From Letters, Substantially As Published

When the words, "Come to church," strike the ear, they...

Edinburg Valley Review

When the words, "Come to church," strike the ear, they stir tender memories of the loving invitation of our Master, Christ Jesus, "Come unto me, all ye that labour and are heavy laden, and I will give you rest" (Matt. 11:28). "Come unto me"—surely this "me" is the Christ, the expression of God, which Jesus revealed and demonstrated some two thousand years ago. And in seeking this understanding it is necessary also to turn away from all that is opposite to the Christ or Truth. Thus this invitation means to forsake all the beliefs of the flesh, the false appetites of the sensual, material desires, and through the subjugation of the human will to dissolve the adamant of self and to share with Jesus his prayer, "Not my will, but thine, be done." And the promised reward for the forsaking of materiality and the pursuit of Spirit, is the peace and understanding which only Spirit can give.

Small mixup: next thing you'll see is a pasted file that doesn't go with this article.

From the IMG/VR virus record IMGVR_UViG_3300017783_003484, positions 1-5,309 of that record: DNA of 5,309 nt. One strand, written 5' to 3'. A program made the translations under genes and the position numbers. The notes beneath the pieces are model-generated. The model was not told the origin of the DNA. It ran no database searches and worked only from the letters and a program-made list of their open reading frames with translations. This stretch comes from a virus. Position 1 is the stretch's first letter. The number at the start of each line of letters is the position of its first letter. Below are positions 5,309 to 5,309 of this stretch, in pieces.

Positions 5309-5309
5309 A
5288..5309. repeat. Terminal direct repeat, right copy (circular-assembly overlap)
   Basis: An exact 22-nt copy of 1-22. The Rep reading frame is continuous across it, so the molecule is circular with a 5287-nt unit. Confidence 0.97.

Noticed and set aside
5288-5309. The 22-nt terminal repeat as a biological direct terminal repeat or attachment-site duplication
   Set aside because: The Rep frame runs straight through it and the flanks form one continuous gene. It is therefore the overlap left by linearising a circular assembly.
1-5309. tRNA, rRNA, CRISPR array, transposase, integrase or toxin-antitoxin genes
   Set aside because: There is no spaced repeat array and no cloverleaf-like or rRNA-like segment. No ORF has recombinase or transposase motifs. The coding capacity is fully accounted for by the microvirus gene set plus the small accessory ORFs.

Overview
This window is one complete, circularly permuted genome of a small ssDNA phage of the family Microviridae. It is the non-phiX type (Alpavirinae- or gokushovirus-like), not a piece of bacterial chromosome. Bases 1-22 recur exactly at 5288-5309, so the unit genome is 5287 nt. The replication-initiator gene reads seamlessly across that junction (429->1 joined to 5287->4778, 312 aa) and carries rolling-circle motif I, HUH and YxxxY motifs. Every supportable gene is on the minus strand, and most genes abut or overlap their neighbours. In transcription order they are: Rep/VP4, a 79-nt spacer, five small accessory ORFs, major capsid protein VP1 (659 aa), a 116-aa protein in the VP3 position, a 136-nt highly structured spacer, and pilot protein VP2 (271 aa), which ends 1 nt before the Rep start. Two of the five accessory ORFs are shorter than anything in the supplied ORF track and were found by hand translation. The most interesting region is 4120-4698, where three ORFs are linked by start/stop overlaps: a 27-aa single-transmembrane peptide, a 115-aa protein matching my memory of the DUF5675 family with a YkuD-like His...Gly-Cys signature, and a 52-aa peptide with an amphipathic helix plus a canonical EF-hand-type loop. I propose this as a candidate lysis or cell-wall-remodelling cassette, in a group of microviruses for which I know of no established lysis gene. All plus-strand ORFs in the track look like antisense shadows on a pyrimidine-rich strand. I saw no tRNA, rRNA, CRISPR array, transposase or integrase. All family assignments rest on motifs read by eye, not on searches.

Thus the church means to Christendom that which endeavors to arouse mankind from its deep material slumber to the pursuit of spiritual understanding, and the practical application of this understanding to the individual and world problems confronting men. It assures them that only thus will they find the "way out"—the peace and understanding which they seek.

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